National Geographic Admits Their Coverage Has Been Racist For Decades

In their latest issue, the National Geographic addressed something a lot of people have said about them for years: our coverage is racist. It’s not hard to see that this storied publication, which was intended to educate the masses did a lot more harm than good. The magazine has been around for 129 years and it was, in many ways, the only way people could experience how other people around the world lived. But rather than document actual facts, the magazine instead exploited these differences.

Susan Goldberg, Editor in Chief at the National Geographic, called out her publication in an editor’s note in their “Race Issue” titled: For Decades, Our Coverage Was Racist. To Rise Above Our Past, We Must Acknowledge It. But in order to uncover their racist past, Goldberg needed to remove herself from the situation and get an unbiased expert to dig into their stories and report their findings. She asked John Edwin Mason, a University of Virginia professor specializing in the history of photography and the history of Africa, to look into what they had published.

“What Mason found in short was that until the 1970s National Geographic all but ignored people of color who lived in the United States, rarely acknowledging them beyond laborers or domestic workers,” Goldberg said in her letter. “Meanwhile it pictured ‘natives’ elsewhere as exotics, famously and frequently unclothed, happy hunters, noble savages — every type of cliche.”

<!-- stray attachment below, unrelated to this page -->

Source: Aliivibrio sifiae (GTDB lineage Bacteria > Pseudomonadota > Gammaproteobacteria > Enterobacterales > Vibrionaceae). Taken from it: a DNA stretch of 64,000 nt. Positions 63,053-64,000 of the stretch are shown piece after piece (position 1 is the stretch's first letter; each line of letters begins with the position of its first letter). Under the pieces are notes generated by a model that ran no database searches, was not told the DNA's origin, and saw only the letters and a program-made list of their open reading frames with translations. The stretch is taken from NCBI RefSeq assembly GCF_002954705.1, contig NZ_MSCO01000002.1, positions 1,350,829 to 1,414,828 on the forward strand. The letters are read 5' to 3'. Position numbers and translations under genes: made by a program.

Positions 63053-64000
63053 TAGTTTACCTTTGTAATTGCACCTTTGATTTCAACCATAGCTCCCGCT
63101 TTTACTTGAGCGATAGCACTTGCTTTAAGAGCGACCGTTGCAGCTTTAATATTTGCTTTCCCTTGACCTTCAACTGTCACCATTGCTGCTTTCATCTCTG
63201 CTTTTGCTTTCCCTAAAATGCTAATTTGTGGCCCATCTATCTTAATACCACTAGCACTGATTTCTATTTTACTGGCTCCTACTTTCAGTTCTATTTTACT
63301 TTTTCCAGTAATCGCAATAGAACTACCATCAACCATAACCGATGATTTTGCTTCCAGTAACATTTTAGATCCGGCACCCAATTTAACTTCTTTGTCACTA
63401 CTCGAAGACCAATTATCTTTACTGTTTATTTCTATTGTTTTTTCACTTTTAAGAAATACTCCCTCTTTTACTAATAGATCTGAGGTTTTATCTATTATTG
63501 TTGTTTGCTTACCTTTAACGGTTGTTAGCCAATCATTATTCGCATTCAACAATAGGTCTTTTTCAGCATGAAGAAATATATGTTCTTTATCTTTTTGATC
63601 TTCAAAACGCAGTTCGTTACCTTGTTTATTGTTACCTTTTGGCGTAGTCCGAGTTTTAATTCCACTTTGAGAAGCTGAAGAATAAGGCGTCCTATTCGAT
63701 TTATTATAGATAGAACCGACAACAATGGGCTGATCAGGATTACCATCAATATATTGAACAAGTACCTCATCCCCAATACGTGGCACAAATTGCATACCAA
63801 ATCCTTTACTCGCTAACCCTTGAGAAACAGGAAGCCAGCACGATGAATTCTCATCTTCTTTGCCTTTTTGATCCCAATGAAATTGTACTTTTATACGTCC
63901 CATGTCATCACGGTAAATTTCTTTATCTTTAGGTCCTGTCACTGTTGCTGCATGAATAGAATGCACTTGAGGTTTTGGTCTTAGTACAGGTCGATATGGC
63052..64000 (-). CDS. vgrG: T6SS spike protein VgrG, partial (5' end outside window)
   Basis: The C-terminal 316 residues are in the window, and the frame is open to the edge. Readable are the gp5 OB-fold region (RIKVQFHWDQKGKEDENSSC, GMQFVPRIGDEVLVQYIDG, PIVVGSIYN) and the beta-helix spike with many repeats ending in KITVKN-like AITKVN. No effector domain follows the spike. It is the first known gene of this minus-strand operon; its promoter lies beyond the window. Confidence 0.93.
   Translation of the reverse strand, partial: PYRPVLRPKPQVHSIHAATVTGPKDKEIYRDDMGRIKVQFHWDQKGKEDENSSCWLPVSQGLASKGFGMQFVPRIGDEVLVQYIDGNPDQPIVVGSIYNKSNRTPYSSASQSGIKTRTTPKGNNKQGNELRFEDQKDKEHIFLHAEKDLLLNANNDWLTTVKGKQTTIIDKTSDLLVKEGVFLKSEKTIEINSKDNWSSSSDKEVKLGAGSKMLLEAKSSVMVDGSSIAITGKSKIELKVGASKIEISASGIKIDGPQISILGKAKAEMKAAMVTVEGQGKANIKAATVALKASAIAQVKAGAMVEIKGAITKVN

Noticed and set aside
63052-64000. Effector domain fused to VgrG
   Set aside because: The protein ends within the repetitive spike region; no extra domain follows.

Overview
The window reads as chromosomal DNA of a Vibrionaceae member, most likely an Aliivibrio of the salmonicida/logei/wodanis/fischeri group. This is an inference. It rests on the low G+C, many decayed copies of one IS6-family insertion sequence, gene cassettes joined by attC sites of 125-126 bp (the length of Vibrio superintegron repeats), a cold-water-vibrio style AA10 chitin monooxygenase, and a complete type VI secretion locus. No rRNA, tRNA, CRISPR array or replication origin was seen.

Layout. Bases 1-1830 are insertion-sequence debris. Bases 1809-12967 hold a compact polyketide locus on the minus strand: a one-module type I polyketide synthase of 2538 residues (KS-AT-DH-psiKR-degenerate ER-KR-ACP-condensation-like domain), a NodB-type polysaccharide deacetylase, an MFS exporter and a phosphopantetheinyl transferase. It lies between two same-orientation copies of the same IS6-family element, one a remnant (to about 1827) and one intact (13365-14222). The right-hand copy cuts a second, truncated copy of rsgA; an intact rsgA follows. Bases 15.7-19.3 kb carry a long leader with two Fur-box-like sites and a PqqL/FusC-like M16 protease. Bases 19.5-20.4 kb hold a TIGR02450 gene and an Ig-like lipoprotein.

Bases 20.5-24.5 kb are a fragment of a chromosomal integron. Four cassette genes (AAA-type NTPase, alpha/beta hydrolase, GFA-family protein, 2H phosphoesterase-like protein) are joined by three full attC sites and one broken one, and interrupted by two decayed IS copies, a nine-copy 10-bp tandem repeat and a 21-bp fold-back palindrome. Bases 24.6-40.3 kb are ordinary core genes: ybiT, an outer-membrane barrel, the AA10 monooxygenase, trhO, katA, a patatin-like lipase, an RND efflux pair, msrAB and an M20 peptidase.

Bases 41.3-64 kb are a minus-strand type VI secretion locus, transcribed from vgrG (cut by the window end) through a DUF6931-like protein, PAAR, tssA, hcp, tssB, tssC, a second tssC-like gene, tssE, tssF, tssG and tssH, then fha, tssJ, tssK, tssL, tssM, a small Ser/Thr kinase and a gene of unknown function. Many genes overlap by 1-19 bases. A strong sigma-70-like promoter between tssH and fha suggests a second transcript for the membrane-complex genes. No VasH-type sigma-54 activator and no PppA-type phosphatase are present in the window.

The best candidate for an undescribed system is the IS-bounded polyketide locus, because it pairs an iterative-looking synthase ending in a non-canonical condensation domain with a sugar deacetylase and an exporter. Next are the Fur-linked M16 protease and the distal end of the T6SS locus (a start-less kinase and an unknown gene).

In one story from 1941, the magazine even used a “slavery-era slur” to discuss cotton workers from California. In another story from 1956, when talking about slave-built homes, the writer said that they: “stand for a chapter of this country’s history every American is proud to remember.”

It may be difficult to see the damage they caused but one way to illustrate how they’re narrative warped people’s minds is by seeing the result of it. Rachel Dolezal — the white woman who pretended to be black for years — feels as if she is black. In her book, Dolezal writes about how National Geographic influenced her reframing of her own identity.

“I’d stir the water from the hose into the earth…and make thin, soupy mud, which I would then rub on my hands, arms, feet, and legs,” Dolezal said in her book. “I would pretend to be a dark-skinned princess in the Sahara Desert or one of the Bantu women living in the Congo … imagining I was a different person living in a different place was one of the few ways … that I could escape the oppressive environment I was raised in.”

In an interview with the Associated Press, Goldberg said that the magazine’s coverage “wasn’t right before” as it was told from an “elite, white American point of view.” She says now, they need to diversify its writers and photographers.

“So we need photographers who are African-American and Native American because they are going to capture a different truth and maybe a more accurate story,” Goldberg said.

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